Home Trip — Part III: Lies, damn lies, and airlines.

I suppose the beginning is the best place to start.

We returned last Sunday, 7 February 2016, to the frozen, uninviting bosom of Milwaukee from a four-day trip to the happiest place on earth—no, not Disneyworld, but close—a bar, which in this case was at the Grand Floridian Resort and Spa. We arrived and collected our seven pieces of luggage at the same hotel from which we departed a few days prior.

Our additional night in the great USA meant there was time for one more dinner with our most excellent friend, AB, during which she agreed to act as Vice President of Anthropological Endeavors (title negotiable) for robertjrichey.com, although she may not totally remember as she was a bit congested at the time. Having secured the participation of another unpaid robertjrichey.com staff member—we are a staff of three now—along with lobster rolls, salad and another dozen oysters for yours truly, we said our ‘see ya’s’ until next time.

Monday morning arrived to the vibrating, buzzing sound of a text message from another most excellent friend, JP, with news that our frozen cheese and assorted sundries, stored for the last two weeks in his freezer, was in transit. (It is of note that JP transported the aforementioned frozen edibles sans vehicle heat, no small sacrifice during a northern Midwestern February. JP is certainly deserving of an unpaid appointment to the robertjrichey.com team (that’s four staffers, for those keeping count at home); however, we have yet to identify a title for JP—perhaps Executive Cheese Jockey, or VP of Frozen Consumables, or maybe Sub Zero Operations Chief—suggestions welcome.)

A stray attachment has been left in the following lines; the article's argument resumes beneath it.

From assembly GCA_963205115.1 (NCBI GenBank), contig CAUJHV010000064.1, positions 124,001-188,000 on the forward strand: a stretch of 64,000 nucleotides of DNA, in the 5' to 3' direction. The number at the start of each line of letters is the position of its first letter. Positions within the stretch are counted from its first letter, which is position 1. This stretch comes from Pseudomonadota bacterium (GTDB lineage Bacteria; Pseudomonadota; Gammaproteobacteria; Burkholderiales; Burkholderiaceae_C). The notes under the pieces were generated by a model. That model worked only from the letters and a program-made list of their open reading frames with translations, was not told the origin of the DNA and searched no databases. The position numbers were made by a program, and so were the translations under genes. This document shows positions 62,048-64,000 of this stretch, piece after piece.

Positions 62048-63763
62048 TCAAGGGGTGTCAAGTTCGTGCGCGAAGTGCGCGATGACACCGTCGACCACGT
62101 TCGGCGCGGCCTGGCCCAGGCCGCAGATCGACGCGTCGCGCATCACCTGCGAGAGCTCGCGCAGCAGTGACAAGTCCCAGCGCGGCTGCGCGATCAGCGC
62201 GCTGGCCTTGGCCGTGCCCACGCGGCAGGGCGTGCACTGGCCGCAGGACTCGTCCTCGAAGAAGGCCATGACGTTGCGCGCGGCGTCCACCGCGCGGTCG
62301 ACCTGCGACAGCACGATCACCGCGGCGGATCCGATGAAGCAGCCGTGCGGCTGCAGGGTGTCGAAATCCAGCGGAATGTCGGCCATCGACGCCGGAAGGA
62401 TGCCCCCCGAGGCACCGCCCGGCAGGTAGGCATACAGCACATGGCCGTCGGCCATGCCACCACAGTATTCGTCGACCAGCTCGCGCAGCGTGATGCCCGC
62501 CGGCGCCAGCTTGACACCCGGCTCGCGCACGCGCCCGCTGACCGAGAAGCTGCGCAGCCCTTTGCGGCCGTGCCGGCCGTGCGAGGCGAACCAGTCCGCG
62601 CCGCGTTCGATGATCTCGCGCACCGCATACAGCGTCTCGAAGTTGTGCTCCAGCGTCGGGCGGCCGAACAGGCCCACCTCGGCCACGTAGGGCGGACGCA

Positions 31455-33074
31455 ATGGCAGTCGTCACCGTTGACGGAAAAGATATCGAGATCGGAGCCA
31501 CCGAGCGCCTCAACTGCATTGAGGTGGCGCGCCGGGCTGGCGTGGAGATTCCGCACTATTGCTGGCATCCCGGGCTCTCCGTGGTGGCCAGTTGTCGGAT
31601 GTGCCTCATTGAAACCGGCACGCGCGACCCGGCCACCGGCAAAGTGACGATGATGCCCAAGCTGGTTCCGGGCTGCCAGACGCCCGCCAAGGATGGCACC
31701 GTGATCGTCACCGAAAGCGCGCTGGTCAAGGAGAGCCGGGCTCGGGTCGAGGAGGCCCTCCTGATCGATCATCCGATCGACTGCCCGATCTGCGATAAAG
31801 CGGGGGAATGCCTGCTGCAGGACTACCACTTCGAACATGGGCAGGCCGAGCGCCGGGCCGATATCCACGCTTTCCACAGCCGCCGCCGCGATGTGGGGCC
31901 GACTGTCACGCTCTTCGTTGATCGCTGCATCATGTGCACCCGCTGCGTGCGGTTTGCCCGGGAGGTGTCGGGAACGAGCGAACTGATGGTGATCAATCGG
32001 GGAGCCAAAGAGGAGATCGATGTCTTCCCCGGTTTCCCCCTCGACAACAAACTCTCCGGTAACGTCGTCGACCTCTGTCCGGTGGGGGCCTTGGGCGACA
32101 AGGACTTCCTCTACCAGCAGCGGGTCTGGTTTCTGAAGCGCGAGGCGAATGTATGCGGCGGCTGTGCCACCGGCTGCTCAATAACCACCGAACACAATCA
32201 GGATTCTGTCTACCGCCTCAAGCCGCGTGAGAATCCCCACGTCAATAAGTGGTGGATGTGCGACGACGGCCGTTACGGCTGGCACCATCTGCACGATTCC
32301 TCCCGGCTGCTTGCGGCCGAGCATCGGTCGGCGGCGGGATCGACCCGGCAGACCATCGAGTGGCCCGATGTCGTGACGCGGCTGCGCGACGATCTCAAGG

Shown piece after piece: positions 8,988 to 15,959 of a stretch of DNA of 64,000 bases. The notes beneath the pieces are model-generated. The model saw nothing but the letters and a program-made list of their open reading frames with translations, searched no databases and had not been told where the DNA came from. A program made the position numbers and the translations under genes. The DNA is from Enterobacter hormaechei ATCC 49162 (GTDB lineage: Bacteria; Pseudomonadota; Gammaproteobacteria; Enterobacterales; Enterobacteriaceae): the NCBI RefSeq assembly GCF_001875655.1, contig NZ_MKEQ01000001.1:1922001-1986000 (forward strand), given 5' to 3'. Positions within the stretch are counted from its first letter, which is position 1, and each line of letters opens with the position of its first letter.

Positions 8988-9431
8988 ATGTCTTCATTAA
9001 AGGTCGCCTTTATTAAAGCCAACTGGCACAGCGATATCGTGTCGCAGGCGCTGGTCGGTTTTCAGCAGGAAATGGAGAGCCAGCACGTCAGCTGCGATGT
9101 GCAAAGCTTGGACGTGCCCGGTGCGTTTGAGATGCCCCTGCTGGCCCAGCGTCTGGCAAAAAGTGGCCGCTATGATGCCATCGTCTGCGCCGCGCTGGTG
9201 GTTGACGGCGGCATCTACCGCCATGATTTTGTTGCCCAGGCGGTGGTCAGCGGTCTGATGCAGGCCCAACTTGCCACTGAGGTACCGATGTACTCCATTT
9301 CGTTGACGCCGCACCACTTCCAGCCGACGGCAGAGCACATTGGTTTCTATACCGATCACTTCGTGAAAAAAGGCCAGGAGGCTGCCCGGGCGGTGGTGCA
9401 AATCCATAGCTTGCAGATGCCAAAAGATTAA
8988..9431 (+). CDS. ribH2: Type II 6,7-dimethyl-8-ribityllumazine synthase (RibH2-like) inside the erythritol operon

With the coolers delivered and placed in two of our seven checked bags, we reweighed everything and departed for Chicago and a 19-hour plane trip.

Fun with Jenga.
Six of seven bags destined for India.
Six of seven bags destined for India.

Moving seven pieces of luggage each weighing around 65 pounds, plus two roll-a-boards, a backpack and a laptop bag, is about as easy as it sounds, which is to say it’s not easy at all. Fetch two carts to haul everything from the curb to the counter—Why two carts? Because despite the fact a blind dog can tell they are obviously over-loaded, two carts is all we can manage. Stack the bags to minimize falling—which is like playing Jenga in reverse with 65 pound wood blocks. Navigate throngs of gawking travellers, most of who are probably thinking, “Where are they going? Mars?”—No, we are not going to Mars. If we were going to Mars, we would not be allowed to bring this much weight aboard ship. Answer ‘seven’, when asked how many bags we will be checking, then listen to the ticket agents discuss whether we exceeded our allotment and should be charged—when one is traveling to the U.S. and needs to return with mayo, peanut butter, and frozen cheese, one knows exactly how many bags one gets and the weight limit of each. Load each bag on the scale and watch with anticipation as each comes in at under 70 pounds, then wonder if we will ever see that frozen cheese again. Finally, head through security to settle into the priority passenger lounge—we have status.

Normally, this is the point in the trip when we recombobulate, get a drink and wait for the announcement that our flight is delayed. This trip did not fail to disappoint, each of us receiving voicemails within minutes of clearing security unceremoniously notifying us of said anticipated delay.